Answer the question

Answer The Question! A Media Training Basic

Answer the question! A phrase that must be shouted at the radio and television hundreds of times a day. It is also a plea used by many a frustrated political interviewer. But last week interviewer Richard Madeley (of Richard and Judy) went one step further and after several attempts to get Defence Secretary Gavin Williamson to answer a question announced ‘interview terminated’ – out of sheer frustration.

I must admit I missed this storm in a teacup initially but by the end of the week, everyone was talking about it. And since then Madeley has written about it in The Guardian  (apparently it was the most popular thing he has ever done on television) and Charles Moore in the Spectator has stepped in to suggest that Madeley was in the wrong, not Williamson.

Just in case you like me missed it, here is the end of the Good Morning Britain interview. (The elephants in the background were explained earlier – Williamson was doing the interview from a Safari Park.)

This ruckus highlights something that has puzzled me for a very long time. Why have our politicians all been taught (and surely they must have been taught this) not to answer a question?

In our sort of media training, there is very strong guidance against ignoring a question. It is bound to lead to the journalist obsessing about the point and often prompts downright aggression. Much better to answer it and then also add something you want to say.

[I blogged here in September 2016 about the Prime Minister Theresa May’s mistake in constantly refusing to answer a question.]

In last week’s case, Defence Secretary Gavin Williamson was being asked by Madeley whether he regretted his ‘Trump-like’ choice of words when, back in March – in the aftermath of the nerve agent attack on the Skripals – he said ‘Russia should go away, it should shut up’.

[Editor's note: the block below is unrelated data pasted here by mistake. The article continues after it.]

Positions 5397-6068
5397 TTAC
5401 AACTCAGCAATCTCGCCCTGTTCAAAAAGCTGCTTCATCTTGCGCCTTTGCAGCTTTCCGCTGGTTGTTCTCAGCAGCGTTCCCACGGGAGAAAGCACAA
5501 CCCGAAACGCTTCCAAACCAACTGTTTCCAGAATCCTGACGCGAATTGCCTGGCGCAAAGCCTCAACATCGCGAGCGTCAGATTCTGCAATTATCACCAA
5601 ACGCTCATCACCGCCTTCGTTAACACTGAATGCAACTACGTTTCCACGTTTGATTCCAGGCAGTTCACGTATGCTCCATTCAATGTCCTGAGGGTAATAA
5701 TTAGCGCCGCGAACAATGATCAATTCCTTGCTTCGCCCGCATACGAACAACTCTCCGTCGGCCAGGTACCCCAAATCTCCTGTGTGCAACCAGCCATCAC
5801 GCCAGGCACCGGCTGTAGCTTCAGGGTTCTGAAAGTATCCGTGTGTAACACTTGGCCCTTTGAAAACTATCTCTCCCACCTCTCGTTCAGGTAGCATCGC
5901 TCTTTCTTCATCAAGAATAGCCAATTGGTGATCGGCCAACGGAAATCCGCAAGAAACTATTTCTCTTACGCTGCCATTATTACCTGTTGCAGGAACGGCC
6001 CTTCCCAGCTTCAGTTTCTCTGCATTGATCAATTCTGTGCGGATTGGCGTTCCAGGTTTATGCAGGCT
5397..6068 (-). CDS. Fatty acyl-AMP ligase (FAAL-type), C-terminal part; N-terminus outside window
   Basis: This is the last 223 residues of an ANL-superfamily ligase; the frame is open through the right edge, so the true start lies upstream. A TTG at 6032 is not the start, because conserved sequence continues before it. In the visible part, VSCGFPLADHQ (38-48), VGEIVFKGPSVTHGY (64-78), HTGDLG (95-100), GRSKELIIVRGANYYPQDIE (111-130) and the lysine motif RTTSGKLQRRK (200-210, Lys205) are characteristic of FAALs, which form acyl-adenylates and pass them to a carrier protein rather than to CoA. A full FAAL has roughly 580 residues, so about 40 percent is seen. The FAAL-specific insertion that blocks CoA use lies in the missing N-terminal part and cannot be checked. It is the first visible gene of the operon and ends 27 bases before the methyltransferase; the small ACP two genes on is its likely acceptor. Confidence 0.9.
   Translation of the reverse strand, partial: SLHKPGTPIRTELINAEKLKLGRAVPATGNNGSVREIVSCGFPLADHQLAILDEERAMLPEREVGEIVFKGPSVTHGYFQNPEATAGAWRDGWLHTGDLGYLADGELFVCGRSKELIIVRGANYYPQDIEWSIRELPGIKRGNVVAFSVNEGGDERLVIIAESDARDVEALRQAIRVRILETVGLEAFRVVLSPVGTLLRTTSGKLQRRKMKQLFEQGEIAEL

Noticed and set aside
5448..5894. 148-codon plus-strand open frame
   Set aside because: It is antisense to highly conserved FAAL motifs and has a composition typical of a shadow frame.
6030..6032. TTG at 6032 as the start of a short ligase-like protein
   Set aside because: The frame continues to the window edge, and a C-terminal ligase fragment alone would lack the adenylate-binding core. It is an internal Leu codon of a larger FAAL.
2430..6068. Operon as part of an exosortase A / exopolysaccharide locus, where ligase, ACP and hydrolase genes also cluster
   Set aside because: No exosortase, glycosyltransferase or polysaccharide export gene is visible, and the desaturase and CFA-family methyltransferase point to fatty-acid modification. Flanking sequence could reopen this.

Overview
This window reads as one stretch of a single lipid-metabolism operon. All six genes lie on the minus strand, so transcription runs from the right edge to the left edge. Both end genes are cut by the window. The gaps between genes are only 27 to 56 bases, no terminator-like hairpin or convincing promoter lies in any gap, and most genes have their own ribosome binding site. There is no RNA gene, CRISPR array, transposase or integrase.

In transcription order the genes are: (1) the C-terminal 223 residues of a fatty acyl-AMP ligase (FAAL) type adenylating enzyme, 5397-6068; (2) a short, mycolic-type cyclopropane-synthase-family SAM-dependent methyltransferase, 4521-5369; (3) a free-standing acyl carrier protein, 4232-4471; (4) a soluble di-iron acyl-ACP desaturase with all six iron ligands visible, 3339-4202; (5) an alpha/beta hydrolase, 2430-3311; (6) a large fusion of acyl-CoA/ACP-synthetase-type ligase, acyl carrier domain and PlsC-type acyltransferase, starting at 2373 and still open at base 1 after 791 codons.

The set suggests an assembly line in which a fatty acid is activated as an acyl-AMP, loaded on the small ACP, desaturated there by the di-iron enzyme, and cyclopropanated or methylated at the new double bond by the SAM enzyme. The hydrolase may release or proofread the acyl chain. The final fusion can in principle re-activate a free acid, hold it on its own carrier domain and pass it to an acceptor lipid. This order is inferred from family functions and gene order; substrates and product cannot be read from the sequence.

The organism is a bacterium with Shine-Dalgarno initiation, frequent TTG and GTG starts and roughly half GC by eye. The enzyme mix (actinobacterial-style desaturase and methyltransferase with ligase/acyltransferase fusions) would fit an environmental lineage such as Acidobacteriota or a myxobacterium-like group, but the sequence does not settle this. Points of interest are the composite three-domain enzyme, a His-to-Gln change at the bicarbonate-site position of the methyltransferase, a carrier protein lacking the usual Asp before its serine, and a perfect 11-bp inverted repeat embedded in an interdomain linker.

Had Williamson anticipated this question he could have had a prepared phrase (or what we call a reactive line) such as:

“With hindsight, the choice of words was perhaps injudicious but people will have understood my frustration and anger at the attack on British soil…”

Or he might have chosen:

“No, I don’t regret the choice of words. There are times when straight talking is the right thing to do. But I don’t think the exact choice of words is the important issue here…”

Either way it is difficult to see what the long-term damage would have been and in fact, it would have been less of a news story than the actual refusal.

When we run message building sessions it is the preparation of arguments that takes the time. Preparing short responses to possible tough questions is usually fairly quick and straightforward. The trick is to try not to be quotable in your response. That can be hard if you are a high-profile politician (either of my suggested responses from Williamson could have made a news story but with little long-term impact) but much easier for everyone else.

The important thing is not to just ignore a question. A frustrated journalist who thinks he has the audience on his side is a dangerous thing.

Lindsay Williams

About Lindsay Williams

Prior to founding her communications training agency, The Media Coach, Lindsay Williams worked as a journalist from 1983. She specialised in financial and business journalism since 1991. After thirteen years in the BBC with local radio, regional television, Radio 4 and Radio 5 Live, she moved to Reuters Financial Television as Deputy Programme Editor. Working freelance from 1998, she was contracted in a variety of roles including as an executive producer for Bloomberg television delivering half hour profiles of Chief Executives, as a producer with Sky Business Unit and at CNBC. She has had articles published in Sunday Business, The Business, The Times and in specialist magazines such as Companies & Finance and Impact. For the majority of her journalism career she specialised in reporting business and finance. Lindsay Williams hosts a range of bespoke communication skills courses for The Media Coach which include Media Training, Presentation Training, Crisis Media Training and Message Building.

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